Stan Banos on ‘Cocaine True, Cocaine Blue’

Stan Banos of the fantastic Reciprocity Failure blog submitted the following piece on Richard’s ‘Cocaine True, Cocaine Blue’.

When published in 1994, Cocaine True, Cocaine Blue was perhaps the last great photographic shock documentary, and brought with it considerable controversy for depicting a certain segment of society in such a negative, nihilistic manner. My younger self very much believed in the power of those raw, stark, in your face images- believed they were exactly what was needed to expose the crack and heroin scourge that was consuming inner cities across the country, and ultimately help reform a national drug policy long bereft of any possible rehabilitative or positive consequence.

And, of course… nothing happened.


In the interim, photojournalism has struggled to redefine and reestablish itself in a declining market, and reinvent itself in a new medium, via new technology. And yet the problem remains- critics clamoring for a new visual paradigm in photographic story telling, particularly, a new vision of depicting tragedy, hardship and conflict in a way that can command and engage our attention with those we may not encounter in our everyday lives. No short order in these austere and somber economic times when so many of us are simply striving to survive- or escape.


Eugene Richards never struck me as the kind of man, or photographer, who was strictly out to shock. The images in Cocaine True, Cocaine Blue have an almost apocalyptic sense of urgency in their madness and desperation, and as only a master photographer can envision and present, many of those same images are also maddeningly beautiful, not unlike the “darker” masterpieces of the Renaissance. His photographs seemed hell bent on rattling you to the very core, so that even if you turned away, they would still unnerve you, haunt you, have at you until you finally removed yourself from your comfort zone and entered their twisted netherworld of existence- the very madness addiction demands.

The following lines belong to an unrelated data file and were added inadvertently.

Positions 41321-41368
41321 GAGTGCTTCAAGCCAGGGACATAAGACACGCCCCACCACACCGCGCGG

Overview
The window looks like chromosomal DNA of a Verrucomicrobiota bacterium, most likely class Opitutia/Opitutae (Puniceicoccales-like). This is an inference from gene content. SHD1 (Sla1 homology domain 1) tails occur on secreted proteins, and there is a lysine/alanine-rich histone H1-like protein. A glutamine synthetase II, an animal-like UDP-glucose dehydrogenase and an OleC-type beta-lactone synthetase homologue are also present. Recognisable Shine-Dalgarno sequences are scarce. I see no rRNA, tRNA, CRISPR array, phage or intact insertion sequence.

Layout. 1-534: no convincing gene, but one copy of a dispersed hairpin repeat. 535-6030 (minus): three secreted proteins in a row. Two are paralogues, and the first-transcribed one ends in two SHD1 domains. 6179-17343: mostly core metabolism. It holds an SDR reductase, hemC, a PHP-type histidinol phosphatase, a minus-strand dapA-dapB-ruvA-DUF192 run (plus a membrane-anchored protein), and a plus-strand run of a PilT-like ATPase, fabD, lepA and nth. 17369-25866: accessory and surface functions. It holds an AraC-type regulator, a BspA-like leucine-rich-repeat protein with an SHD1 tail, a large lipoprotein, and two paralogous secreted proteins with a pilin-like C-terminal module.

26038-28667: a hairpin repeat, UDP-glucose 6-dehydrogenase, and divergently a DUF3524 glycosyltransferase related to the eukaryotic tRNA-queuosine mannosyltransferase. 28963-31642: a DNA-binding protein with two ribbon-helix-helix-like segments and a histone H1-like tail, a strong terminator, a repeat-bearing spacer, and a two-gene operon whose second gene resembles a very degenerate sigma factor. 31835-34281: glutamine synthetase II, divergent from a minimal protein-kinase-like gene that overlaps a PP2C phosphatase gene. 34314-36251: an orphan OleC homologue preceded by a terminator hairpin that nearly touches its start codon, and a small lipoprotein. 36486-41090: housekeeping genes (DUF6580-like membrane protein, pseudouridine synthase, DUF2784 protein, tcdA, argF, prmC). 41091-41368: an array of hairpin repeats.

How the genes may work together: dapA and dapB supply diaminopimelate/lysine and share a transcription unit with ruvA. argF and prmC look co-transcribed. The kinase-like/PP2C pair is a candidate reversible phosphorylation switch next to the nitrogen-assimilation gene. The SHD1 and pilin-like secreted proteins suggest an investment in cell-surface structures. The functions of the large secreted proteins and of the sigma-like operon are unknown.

Obviously, I can’t speak for him, but I don’t think it would be the kind of book Mr. Richards would do today. If anything, his current work is more reflective, more contemplative. The Blue Room  meticulously examines the domestic remains of those forced to abandon their points of origin, and his recent work with disabled vets, while containing many an unsettling and disturbing image, portrays subjects who could well be family members, neighbors, friends. We get to feel the main players out, get to know their stories, their lives- before, and after.


Although the characters get to speak out in Cocaine True, Cocaine Blue, their voices are lost within the insanity that overwhelms their lives and the numerous black and white enlargements that predominate the book itself. Powerful and significant as it was, perhaps that was the one key and vital ingredient that Cocaine True, Cocaine Blue so woefully lacked- we never connected with the individuals depicted, in fact, it was hard to even think of them as individuals! They were ghosts of former selves not even they would fully recognize, beings seemingly beyond redemption, beyond human connection, and well beyond our empathy…

– Stan Banos

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